HONOLULU - State attorney General Doug Chin was encouraged that the compromise decision does not block those with direct ties to the US from traveling from those six mostly Muslim countries.

The lower courts had blocked Trump from instituting a total ban, but the High Court was split.

“I think it was interesting that six of them made the decision that it did, because the other decision they could have made is they could have allowed the travel ban to go forward," said Chin.

The ban would not apply to university students, faculty and others who had reason to be in the US.

Chin said the head of Hawaii's Muslim association whose mother-in-law was blocked from visiting her grandchildren is grateful for the decision but at the same time says Chin Imam Ismail Elshikh is cautious.

"He is still realistic to think about the obstacles in the way. The bottom line is his mother-in- law still isn't here, which is unfortunate," said Chin.

Honolulu 's mayor, who is attending a conference in Miami took it as a mixed message.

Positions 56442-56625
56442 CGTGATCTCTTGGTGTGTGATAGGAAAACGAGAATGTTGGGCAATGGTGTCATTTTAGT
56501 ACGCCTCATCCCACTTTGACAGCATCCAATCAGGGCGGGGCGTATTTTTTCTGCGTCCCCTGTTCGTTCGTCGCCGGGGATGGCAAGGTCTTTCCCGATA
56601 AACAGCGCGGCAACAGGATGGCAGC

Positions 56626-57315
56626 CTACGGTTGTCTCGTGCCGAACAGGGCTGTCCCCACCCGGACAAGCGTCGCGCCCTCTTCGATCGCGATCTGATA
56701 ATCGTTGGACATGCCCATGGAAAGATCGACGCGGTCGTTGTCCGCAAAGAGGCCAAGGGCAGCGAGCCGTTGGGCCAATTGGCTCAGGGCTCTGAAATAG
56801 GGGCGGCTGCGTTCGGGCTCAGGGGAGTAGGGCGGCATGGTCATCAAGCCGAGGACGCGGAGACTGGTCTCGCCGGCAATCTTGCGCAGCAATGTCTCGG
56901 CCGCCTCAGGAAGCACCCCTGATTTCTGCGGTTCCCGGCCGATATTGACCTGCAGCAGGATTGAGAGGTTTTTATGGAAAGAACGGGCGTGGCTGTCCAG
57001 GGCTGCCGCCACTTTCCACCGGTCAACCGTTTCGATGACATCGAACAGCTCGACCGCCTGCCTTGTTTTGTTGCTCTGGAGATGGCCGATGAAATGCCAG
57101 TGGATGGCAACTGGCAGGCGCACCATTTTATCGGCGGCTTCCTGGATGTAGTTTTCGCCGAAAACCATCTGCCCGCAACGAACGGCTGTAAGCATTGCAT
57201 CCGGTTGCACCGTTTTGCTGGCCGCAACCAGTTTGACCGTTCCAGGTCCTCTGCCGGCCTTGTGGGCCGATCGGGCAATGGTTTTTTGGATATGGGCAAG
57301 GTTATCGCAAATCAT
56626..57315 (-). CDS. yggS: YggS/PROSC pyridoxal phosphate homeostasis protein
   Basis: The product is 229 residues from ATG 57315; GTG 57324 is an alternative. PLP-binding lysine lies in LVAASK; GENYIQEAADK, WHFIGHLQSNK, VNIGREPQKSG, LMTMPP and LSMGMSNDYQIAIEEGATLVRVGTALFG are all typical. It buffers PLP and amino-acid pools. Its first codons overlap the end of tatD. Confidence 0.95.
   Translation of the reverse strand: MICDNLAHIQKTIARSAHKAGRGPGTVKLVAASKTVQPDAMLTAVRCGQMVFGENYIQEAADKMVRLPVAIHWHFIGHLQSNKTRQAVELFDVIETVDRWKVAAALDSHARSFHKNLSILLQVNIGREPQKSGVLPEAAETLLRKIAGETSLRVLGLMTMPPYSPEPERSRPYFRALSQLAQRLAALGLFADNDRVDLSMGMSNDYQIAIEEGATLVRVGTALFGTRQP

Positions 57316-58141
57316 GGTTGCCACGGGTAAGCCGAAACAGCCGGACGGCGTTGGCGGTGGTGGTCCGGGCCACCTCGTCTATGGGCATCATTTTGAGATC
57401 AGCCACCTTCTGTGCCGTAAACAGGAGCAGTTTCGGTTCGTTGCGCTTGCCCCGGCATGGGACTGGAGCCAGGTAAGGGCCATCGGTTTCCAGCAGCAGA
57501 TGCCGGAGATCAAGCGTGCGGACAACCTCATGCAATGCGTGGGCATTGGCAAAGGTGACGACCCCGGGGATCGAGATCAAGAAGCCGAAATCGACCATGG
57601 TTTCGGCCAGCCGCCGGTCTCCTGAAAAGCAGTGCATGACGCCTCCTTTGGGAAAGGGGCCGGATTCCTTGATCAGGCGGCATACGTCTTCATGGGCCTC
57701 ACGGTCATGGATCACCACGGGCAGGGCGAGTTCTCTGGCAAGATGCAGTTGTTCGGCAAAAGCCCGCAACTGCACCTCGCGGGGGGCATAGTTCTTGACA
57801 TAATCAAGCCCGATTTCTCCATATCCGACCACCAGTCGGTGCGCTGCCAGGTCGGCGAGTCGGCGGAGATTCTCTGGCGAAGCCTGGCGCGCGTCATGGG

"Although this reinstatement allows people who have ties family ties to come to the country, I think that’s a positive turn of events, but overall it sends a message to the people. We stand here in Florida, a place that’s full of people from all over and particularly from Latin America, and to say that somehow you may not be welcome. I don't think that’s a message we want to send to the rest of the world," said Mayor Kirk Caldwell.

Neither the lower courts, or the Supreme Court ruling address Hawaii's argument that the ban affects our tourist driven economy, Chin said be believes that in the short term the decision still has a chilling effect that lingers.

"The problem with having these temporary bans is that it makes people who are even aren't from these countries wonder if it's going to be okay to come in from the United States," said Chin.

Like a game of red light, green light, this decision is now a cautious yellow, but it's anything but child’s play.

"We absolutely believe in the president's power to uphold national security, but he needs to do so in a way that does not discriminate because of their country of origin or because of their religion," Chin said.

The Supreme Court allows for a 72-hour window before the ban goes into effect. Chin says to expect to see guidelines handed down before Friday.